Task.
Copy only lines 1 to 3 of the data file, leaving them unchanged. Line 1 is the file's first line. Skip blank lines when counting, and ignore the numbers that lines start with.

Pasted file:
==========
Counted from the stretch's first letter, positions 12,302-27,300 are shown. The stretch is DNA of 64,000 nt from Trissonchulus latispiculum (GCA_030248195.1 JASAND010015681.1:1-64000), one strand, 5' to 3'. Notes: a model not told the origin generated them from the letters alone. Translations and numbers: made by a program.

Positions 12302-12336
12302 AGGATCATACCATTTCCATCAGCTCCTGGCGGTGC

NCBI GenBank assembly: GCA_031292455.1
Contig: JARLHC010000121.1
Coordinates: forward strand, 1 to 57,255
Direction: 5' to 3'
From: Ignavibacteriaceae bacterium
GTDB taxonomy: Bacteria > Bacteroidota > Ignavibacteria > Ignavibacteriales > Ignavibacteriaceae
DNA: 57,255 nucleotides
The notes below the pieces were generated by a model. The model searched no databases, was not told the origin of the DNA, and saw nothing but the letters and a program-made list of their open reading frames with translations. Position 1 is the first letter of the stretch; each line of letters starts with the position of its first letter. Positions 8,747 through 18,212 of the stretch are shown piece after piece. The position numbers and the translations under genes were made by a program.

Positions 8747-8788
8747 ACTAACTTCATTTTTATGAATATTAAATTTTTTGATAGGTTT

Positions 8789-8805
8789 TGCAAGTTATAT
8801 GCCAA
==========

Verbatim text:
Counted from the stretch's first letter, positions 12,302-27,300 are shown. The stretch is DNA of 64,000 nt from Trissonchulus latispiculum (GCA_030248195.1 JASAND010015681.1:1-64000), one strand, 5' to 3'. Notes: a model not told the origin generated them from the letters alone. Translations and numbers: made by a program.

Positions 12302-12336
12302 AGGATCATACCATTTCCATCAGCTCCTGGCGGTGC